Although the official line is that no one without a pass will be allowed inside the cordon, Irvine is more relaxed about security arrangements. Gate security, he says, "will be as firm, or as free, as the weather and the crowds dictate". But he was contradicted by a spokeswoman for Lothian and Borders police, who stated firmly: "If you don't have a ticket, please do not come. You won't get in."
Safety has been enhanced further by moving the main music concert - which caused last year's near-disastrous bottleneck - off the main thoroughfare and into the natural arena of Princes St Gardens. Tickets to see Glasgow rock band Texas perform into the new year will cost partygoers an extra pounds 12.
But it's not all about drunken shenanigans and pop decadence. For secular penance the brave, the mad or the simply still drunk can slew off their post-revels hangovers by taking part in the "Loony Dook" - a dip in the "inviting" waters of the Forth, below the rail bridge, on new year's morning. And while Edinburgh's most famous fire-and-brimstone spouting son, John Knox, was distressed by the thought of women preaching, the contemporary church is taking its first tentative steps towards staking a claim in the traditionally pagan celebrations. According to the Rev Andrew Anderson, co-ordinator of the ecumenical group Edinburgh Churches Together, Christians should take "every opportunity to share what we believe in the gospel". Mr Anderson has arranged to have volunteers at first aid posts to provide a "listening ear" to those who "have drunk too much or got very upset for whatever reason". There will be a midnight service at St Cuthbert's Church on Lothian Road - within the security cordon. "The organisers' view," he says, "is that the churches can contribute that kind of serious note to the celebrations which they feel is lacking."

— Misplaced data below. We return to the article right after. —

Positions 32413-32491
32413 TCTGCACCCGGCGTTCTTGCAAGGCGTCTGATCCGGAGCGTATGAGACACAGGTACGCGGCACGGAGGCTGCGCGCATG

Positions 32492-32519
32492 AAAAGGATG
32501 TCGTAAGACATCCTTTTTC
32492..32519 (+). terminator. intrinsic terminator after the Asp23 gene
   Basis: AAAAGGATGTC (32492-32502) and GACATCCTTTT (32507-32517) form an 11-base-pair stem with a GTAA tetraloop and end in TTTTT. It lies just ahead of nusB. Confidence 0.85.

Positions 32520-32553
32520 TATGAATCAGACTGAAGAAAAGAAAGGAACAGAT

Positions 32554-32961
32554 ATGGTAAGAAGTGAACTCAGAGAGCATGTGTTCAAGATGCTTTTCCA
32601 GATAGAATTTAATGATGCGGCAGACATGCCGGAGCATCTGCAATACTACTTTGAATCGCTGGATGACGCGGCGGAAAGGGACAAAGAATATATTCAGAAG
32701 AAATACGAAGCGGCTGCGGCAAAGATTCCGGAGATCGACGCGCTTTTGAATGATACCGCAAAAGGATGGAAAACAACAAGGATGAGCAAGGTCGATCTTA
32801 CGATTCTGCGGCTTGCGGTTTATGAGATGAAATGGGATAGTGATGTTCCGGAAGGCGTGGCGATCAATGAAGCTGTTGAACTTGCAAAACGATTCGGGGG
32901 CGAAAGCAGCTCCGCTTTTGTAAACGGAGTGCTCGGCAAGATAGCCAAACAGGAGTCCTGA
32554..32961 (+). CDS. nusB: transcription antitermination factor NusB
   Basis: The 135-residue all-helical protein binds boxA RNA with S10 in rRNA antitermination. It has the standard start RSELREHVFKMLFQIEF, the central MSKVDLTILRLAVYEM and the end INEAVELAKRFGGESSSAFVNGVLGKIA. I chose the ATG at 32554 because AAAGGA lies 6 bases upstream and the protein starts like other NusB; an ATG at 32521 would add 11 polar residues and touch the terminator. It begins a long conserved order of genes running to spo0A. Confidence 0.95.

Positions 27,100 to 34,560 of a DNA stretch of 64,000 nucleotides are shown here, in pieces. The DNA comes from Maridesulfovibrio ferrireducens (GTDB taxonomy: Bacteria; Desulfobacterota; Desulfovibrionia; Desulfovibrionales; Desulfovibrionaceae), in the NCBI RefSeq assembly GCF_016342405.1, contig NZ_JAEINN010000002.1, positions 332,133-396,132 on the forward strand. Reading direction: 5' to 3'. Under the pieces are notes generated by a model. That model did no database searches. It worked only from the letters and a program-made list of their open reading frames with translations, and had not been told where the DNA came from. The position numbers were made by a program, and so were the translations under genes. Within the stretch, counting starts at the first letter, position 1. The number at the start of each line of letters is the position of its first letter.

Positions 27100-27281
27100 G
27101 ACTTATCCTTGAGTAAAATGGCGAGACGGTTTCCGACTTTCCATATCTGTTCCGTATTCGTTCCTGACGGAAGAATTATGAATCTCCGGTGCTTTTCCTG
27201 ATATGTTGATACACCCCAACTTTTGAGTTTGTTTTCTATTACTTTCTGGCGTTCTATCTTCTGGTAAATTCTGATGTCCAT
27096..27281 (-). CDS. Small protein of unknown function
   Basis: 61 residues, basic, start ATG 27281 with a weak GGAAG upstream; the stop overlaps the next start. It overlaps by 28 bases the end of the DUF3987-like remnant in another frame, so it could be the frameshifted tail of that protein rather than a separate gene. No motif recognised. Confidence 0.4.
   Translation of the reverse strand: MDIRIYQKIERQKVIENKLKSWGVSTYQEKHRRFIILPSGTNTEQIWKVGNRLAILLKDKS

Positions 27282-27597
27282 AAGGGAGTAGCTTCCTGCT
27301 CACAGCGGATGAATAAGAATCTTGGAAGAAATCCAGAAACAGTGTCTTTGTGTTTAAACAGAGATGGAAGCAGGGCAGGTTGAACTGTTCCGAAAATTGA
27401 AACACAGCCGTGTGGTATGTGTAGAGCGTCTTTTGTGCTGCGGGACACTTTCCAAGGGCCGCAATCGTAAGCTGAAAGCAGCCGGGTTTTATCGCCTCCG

If the exponential growth in attendance continues unabated, then security are going to have their hands full on Wednesday night, though many party- goers are expected to stake their place in the city centre before the 8pm instigation of pass-only entry. But expanding the area is not the answer, according to Irvine.
"People want to go to the centre of things to be together. You need an incredible attraction to get people to go elsewhere."
Irvine and his associates' bold experiment will be the blueprint for The Big One in two years' time - and they are anticipating a lot more than 180,000 to turn up for the start of the next millennium. And with the first elections for the new Scottish parliament due to be held in 1999, Edinburgh folk might remember their ancestors who defied "the auld enemy" when they got wind of the Act of Union in 1706 and laid siege to the residence of the Lord Provost. His successor might do well to pack his bags in good time. Short stays in Edinburgh, TravelReuse content